Business Aviation – It’s An Up-And-Down Industry

Calling business aviation ‘an up-and-down industry’ is partly just an easy joke, of course. Nonetheless, I’m also making a serious point. Figuratively, as well as literally, running an executive aviation company is a life of highs and lows.

Let’s consider the early months of this year alone. On January 1, the entire aviation industry – indeed, almost the whole of the business world – was surveying the damage caused by some 18 months of financial downturn. The UK economy was officially still in recession, whereas other major economies such as France, Germany, the US and Japan had begun to recover in mid- to late-2009. Like all business jet charter companies, our operations board at London Executive Aviation (LEA), once covered in bookings, now showed a depressing number of gaps. And like most aviation companies, we were forced to face and meet the new economic environment with a reduction in the workforce, which sadly meant redundancies. Throughout the aviation industry, we were all trying to keep positive but we were certainly looking back at a long-term low.

Our realistic approach at LEA helped us to keep operating. We were rapid and proactive in responding to the changing world and minimising the downside to our business. After all, in challenging times, weaknesses in a company’s management that might be hidden by a booming economy are exposed. Cracks widen. Attempts to overstretch, or offer ridiculously low prices to generate business, collapse. Not everybody in executive aviation survived the recession.

Against that backdrop, the start of this year was encouraging. On January 26, the UK economy officially emerged at last from the longest recession in living memory.

In February and March, UK executive aviation received another boost, with the disruptions and confusion caused by the British Airways cabin crew disputes and strike. Thousands of BA customers were affected. We saw a definite rise in enquiries for our services. Companies want certainty in their travel plans, not the threat of cancellations that put meetings, and perhaps even contracts, at risk.

By the end of March, therefore, a glance at our order book – or our operations board for that matter – showed signs of recovery for business aviation. There was no dramatic surge, nor should anybody expect a swift and dramatic return to prosperity for aviation in the second half of this year. Nonetheless, over the first quarter of 2010, we saw a 19.7% increase in overall fleet bookings compared to the same period in 2009. In March 2010 alone, we booked 149 jobs at LEA, compared to 115 jobs booked in the same month in 2009. Those figures represented a 29.6% increase across our total fleet.

And so, at the end of Q1 2010, we found European executive aviation riding on a small upward wave – barely a ripple really, but at least we were slowly and gently moving forward. Little were we to know...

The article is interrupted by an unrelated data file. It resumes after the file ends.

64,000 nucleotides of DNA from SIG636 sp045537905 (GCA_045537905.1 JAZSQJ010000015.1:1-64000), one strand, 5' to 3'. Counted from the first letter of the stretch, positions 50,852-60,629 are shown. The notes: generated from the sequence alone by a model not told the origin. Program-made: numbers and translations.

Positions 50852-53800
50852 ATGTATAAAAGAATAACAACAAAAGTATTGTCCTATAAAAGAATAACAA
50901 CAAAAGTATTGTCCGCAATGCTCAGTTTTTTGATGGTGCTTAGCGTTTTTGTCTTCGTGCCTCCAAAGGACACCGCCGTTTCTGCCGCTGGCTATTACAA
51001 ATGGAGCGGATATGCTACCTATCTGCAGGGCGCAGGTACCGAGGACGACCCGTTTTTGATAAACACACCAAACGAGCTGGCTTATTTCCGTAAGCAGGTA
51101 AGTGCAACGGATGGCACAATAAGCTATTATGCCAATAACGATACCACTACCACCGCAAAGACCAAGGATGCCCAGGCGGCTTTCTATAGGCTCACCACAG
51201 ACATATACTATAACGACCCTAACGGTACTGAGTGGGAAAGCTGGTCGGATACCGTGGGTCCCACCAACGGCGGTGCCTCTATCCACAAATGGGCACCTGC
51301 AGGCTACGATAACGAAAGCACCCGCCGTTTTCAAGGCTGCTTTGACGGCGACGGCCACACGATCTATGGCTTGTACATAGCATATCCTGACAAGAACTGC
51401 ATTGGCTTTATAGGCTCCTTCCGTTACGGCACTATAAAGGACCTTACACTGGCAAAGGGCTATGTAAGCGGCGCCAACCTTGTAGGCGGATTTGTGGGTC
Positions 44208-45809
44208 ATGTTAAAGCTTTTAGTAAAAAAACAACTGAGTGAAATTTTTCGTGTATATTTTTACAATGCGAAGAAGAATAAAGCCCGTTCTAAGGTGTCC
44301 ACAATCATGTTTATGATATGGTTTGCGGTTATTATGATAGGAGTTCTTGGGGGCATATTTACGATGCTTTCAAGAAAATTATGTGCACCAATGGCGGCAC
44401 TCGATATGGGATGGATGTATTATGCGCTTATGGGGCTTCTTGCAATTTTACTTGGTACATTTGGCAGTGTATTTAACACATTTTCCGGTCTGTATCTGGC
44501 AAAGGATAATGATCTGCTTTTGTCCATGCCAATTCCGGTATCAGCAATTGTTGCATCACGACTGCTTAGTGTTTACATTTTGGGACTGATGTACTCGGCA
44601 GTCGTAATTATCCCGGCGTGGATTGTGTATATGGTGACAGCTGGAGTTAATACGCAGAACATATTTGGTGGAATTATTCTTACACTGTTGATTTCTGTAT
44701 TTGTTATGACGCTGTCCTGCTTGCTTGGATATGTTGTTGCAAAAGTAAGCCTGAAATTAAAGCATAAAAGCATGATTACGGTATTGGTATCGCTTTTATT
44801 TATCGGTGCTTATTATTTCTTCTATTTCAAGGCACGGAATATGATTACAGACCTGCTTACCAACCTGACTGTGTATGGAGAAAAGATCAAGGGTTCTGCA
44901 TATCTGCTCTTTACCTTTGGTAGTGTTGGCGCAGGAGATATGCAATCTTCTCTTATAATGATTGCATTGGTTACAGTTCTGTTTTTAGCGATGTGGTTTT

We may have been moving in the right direction, but as we learnt on April 15, the winds from Iceland were very much moving in the wrong direction – at least as far as European aviation was concerned. Our small wave of progress hit a metaphorical wall of volcanic ash and stopped moving entirely. All commercial and executive flights to and from the UK were simply grounded. A definite – and basically unavoidable – low, although I do think the authorities over-reacted. Was it really necessary to have such a wide exclusion zone? There was insufficient serious data assessment at an early enough stage as to the density of ash in a given place at a given time. After all, the authorities and engine manufacturers should surely have already collected data from previous volcanic events.

But every volcanic ash cloud has a silver lining. When the chaos generated by Eyjafjallajökull finally began to ease, business jets were the first to respond. Commercial airlines had huge passenger backlogs to clear, and remained essentially restricted to flying from A to B. Thousands of people booked onto commercial flights were still left stranded around Europe for almost a week after airspace reopened and services had resumed. Business jet operators, however, were able to offer passengers the flexibility of a route home – perhaps from A to B via C – with far greater speed, allowing our customers to restart their lives as soon as possible. We saw a phenomenal rise in bookings and enquiries at LEA.

What next? It has already been a memorable year of ups and downs in our industry, but I am genuinely optimistic that European business aviation traffic in 2010 will rise over 2009. Encouragingly, we are recruiting pilots again this summer.

Nonetheless, the only certainty for the future remains uncertainty, and the probability that most of our predictions will be wrong. (As the Nobel Prize-winning physicist Niels Bohr once said: “Prediction is very difficult, especially about the future.”) So who in their right mind would choose to work in aviation, eh? Well, most of us, to be honest. I love it. At least for now. Let’s see what happens tomorrow.

Article written by Patrick Margetson-Rushmore
Originally published in P1

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